YouTube has started to experiment with its own-brand live video-streaming technology. Over two days the site is planning a trial in which four partners will get the chance to air live programmes.
The trial, in association with a number of content partners, including Howcast, Rocketboom, Next New Networks, and Young Hollywood, is aimed at testing YouTube’s ability to deliver consistent live streams, and to experiment with live comments, to which content providers can respond in real time.
The alpha testing, which starts today, is Google’s first step towards providing a full live-streaming service through its YouTube website.
Live streaming has been mooted for years, and YouTube has broadcast one-off events live, including U2’s concert at the Rose Bowl in Pasadena, cricket from the Indian Premier League, and a State of the Union address from Barack Obama.
CitizenTube, a channel on the YouTube website dedicated to political discussion, has also regularly hosted live streams.
“This is just an initial trial, a first step,” said Josh Siegel, a product manager at YouTube. “We’re going to look at a whole bunch of data about the performance of our new platform and then, based on that, make decisions about how we’ll open it up, with the goal of opening it up to all of our partners over time.”
However, industry experts believe any live-streaming service will be limited to professionally produced content provided by YouTube’s partners, rather than live videos uploaded by users.
“This isn’t surprising – there’s obviously a big infrastructure hurdle involved with streaming content from so many people,” said Jason Kincaid, a reporter from tech blog TechCrunch.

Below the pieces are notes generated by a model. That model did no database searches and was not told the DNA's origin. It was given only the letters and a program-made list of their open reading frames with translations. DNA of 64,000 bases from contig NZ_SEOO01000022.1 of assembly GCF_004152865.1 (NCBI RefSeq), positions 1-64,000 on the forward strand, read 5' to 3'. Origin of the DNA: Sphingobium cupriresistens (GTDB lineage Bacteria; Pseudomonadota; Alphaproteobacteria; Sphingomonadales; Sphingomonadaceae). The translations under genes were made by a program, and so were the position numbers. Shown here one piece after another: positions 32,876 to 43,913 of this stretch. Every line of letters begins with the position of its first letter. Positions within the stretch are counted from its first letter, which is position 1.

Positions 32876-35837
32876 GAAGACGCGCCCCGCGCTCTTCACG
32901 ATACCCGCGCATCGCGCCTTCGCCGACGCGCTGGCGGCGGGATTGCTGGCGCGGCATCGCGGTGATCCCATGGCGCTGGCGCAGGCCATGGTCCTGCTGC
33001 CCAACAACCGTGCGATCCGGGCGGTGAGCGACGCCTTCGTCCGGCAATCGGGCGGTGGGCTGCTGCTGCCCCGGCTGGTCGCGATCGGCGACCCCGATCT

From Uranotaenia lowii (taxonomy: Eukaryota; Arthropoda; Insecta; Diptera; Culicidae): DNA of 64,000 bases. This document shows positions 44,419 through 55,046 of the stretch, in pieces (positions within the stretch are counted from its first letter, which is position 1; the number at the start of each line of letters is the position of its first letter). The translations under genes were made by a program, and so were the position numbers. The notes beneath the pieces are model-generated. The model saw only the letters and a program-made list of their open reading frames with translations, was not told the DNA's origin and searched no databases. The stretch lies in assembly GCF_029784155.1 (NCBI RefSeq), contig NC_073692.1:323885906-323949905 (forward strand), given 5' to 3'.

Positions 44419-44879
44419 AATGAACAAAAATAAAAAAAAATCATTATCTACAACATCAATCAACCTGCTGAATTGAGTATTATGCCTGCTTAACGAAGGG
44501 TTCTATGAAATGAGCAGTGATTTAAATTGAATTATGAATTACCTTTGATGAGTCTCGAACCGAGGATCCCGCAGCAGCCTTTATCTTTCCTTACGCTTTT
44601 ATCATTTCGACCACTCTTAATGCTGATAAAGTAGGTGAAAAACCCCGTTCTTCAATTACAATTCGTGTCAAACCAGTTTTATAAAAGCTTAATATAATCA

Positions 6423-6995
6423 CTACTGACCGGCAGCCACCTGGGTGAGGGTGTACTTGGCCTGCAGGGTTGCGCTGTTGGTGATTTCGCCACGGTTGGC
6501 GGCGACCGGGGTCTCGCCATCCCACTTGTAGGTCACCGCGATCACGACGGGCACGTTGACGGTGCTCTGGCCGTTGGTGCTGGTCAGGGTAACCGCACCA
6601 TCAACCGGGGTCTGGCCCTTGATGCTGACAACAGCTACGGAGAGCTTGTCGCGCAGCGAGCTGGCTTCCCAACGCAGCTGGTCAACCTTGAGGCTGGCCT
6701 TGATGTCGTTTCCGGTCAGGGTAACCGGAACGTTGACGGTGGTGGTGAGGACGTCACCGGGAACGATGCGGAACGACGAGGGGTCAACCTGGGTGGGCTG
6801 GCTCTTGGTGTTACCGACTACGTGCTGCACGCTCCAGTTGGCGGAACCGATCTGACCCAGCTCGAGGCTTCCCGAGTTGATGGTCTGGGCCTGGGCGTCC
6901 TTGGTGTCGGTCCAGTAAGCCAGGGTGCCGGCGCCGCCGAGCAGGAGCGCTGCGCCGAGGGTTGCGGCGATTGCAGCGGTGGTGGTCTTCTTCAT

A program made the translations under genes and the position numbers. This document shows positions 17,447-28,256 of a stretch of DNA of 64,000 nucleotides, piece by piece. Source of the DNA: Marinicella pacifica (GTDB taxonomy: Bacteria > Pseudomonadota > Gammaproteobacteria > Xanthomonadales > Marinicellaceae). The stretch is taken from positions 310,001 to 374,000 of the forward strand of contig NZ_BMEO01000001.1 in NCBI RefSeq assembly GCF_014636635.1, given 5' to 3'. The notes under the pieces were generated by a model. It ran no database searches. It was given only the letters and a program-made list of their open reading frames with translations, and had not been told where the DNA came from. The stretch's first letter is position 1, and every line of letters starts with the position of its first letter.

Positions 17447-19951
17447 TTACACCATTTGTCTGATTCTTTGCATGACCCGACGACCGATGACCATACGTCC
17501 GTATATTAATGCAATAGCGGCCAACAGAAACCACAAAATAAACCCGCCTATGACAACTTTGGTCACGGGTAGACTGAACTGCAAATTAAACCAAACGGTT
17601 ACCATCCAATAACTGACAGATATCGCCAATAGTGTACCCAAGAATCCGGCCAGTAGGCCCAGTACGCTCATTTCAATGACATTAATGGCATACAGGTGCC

“But, more importantly, there’s also a greater risk that someone will stream a suicide, or something similarly awful,” he added.
Chris Hamilton, a product marketing manager at YouTube, said live streaming is “a natural evolution to online video” that “adds an extra level of engagement” for the site’s audience.
YouTube, though, is far from the first company to step into the streaming video space. Startups such as Ustream.tv, Justin.tv and Livestream have already established themselves.
However, YouTube is the biggest video-sharing site on the internet, with 24 hours of video uploaded to the site every minute, and an average of two billion views per day.
ComScore recently announced the amount of time American audiences spent watching the major live video publishers grew by 648% in the last year.
The advertising possibilities are also good, since the average live streamed video view is 7 percent longer than the average online video view, according to the ComScore’s report.
Ustream is the current leader in live video, with 3.2 million unique viewers in July. But Google video sites, which are primarily driven by YouTube, drew 143.2 million unique visitors in July, according to the ComScore.
Hamilton said YouTube will be monitoring the live trial to see how well the video looks and how well servers handle any bandwidth increases.
Among the broadcasts scheduled for Monday beginning 11 a.m. EDT is Rocketboom, which is planning an hour-long variety show, pulling from Rocketboom and its numerous spin-offs. Producer Leah D’Emilio said the site is planning a TV-like broadcast, with multiple cameras and correspondents.
“Any time you can bring your viewers into a broadcast – like making a shout-out to someone who left a comment – the audience really gets excited about that, on YouTube in particular,” said D’Emilio.